THE recent South Australian Ombudsman’s audit into the Education Department’s complaint-handling practices is a concern for all local parents.
The findings of the investigation, detailed in this week’s front page story, reveal some serious flaws in the state’s school system.
It revealed that complaint handling was largely unplanned and inconsistent across schools, that complaints weren’t always recorded, or reported, to the Education Department by schools, and that staff were not provided with adequate training in complaint handling, amongst other things.
Local parent Adam, who spoke to The Bunyip about his own issues reporting his daughter’s bullying, knows all too well these breakdowns.
The school Adam refers to has not been named intentionally, as has his last name been withheld so not to identify the school, because the issue here is far bigger than individual institutions, and it would be wrong to single out the school as though it is different to any other.
Sadly, bullying is a common theme in schools right across the state.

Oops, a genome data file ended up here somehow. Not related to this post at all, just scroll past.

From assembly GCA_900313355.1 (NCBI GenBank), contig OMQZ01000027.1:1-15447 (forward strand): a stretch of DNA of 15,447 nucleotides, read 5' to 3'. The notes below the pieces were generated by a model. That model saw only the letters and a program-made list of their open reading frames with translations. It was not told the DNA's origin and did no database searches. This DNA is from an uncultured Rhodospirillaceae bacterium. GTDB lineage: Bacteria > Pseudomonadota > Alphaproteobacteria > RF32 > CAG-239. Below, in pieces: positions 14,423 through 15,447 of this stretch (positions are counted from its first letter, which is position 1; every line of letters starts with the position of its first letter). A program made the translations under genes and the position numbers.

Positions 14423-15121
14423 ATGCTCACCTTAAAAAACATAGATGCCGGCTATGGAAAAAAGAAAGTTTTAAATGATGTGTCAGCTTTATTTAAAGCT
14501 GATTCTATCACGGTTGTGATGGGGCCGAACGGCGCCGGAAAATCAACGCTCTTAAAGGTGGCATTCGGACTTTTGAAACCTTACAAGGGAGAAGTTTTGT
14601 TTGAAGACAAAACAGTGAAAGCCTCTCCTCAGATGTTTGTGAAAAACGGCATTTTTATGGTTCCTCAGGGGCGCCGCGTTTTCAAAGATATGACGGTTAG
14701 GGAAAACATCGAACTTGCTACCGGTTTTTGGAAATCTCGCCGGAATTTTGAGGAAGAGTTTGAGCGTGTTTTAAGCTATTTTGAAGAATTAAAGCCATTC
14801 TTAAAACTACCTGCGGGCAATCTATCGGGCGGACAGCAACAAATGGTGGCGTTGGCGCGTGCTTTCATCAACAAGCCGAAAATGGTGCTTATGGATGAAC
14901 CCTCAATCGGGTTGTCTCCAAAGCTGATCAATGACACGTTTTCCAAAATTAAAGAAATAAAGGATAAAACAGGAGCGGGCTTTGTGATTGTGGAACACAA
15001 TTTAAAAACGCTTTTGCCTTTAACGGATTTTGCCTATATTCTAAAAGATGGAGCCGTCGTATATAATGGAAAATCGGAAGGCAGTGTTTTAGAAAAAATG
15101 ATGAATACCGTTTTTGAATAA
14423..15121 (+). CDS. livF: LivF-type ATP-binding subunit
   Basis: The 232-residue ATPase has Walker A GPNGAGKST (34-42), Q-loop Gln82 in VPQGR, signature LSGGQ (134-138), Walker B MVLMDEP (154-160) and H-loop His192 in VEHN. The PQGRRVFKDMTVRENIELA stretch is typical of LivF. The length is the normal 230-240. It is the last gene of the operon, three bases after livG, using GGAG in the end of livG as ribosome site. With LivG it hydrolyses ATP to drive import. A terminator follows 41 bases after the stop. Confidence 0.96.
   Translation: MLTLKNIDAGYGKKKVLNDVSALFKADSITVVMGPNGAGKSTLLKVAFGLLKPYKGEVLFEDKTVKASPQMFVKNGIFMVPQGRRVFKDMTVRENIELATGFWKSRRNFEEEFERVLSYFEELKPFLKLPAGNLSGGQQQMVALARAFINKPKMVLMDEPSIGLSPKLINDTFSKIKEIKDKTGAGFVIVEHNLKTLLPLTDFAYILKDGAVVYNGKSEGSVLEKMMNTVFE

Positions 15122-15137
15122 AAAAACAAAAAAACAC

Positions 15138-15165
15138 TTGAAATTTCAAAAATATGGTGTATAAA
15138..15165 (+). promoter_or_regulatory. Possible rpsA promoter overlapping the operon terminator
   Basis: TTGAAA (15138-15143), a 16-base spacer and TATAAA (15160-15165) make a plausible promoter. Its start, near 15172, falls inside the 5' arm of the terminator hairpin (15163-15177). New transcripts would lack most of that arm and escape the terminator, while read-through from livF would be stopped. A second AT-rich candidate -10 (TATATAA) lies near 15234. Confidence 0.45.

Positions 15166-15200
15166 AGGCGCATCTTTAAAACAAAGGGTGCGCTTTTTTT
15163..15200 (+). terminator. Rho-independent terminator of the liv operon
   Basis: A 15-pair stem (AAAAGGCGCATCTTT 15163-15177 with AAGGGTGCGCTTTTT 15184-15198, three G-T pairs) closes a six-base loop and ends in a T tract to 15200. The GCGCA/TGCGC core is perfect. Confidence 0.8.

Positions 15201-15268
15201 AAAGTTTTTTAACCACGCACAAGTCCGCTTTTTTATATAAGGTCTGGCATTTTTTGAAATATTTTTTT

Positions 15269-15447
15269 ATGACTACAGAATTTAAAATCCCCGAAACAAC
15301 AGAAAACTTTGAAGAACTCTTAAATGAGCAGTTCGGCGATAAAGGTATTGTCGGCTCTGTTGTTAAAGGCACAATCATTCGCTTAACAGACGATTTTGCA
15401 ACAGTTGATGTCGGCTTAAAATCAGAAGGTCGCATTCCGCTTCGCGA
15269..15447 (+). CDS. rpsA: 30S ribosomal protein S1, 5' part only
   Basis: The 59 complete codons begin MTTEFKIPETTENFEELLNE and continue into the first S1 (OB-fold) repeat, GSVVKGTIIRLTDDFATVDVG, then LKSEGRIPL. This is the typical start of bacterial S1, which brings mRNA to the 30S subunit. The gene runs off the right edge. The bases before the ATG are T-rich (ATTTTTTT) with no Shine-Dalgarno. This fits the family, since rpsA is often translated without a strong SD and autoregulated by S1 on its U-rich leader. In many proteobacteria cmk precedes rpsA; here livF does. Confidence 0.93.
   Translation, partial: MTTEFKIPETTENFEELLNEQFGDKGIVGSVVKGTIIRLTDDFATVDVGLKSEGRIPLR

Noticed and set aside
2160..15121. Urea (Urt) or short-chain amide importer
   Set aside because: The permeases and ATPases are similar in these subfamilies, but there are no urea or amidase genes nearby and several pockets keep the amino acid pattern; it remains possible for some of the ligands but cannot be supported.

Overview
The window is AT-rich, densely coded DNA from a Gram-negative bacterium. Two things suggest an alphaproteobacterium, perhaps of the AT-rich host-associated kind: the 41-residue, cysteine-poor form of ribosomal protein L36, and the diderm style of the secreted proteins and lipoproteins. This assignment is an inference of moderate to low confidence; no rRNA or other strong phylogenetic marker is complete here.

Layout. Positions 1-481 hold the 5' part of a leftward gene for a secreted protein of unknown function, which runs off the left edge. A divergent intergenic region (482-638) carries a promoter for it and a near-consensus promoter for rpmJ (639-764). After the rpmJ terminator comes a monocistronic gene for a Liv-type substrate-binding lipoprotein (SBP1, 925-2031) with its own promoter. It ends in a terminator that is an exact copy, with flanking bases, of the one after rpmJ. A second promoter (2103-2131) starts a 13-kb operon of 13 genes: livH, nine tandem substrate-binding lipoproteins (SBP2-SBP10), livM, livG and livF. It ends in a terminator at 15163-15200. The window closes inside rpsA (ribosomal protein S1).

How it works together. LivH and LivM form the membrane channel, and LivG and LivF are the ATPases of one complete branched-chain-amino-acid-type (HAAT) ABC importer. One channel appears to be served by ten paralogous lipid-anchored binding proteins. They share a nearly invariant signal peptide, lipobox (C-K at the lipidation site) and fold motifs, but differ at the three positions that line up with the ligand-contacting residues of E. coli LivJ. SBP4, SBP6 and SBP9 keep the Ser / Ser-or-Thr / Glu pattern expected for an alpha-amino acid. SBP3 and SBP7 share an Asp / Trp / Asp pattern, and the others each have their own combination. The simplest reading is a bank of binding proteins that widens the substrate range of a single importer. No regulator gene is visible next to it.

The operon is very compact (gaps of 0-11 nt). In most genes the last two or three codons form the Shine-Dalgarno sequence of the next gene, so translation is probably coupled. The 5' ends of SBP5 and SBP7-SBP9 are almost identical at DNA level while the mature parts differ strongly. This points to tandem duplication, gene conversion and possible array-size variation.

However, what is even sadder is that concerned parents, who genuinely care for their children’s well-being, are not being heard due to a severe breakdown in the system.
Teachers do the best job they can, but what has become apparent, through the audit, is that they are not being given the tools to deal with complaints efficiently – and they cannot be blamed for that.
In response to The Bunyip’s enquiries, an education spokesperson said the department had considered the Ombudsman’s recommendations, and was working to implement them.
Hopefully, for the sake of both parents and educators, these changes happen quickly, and move towards mending the current breakdown in communication.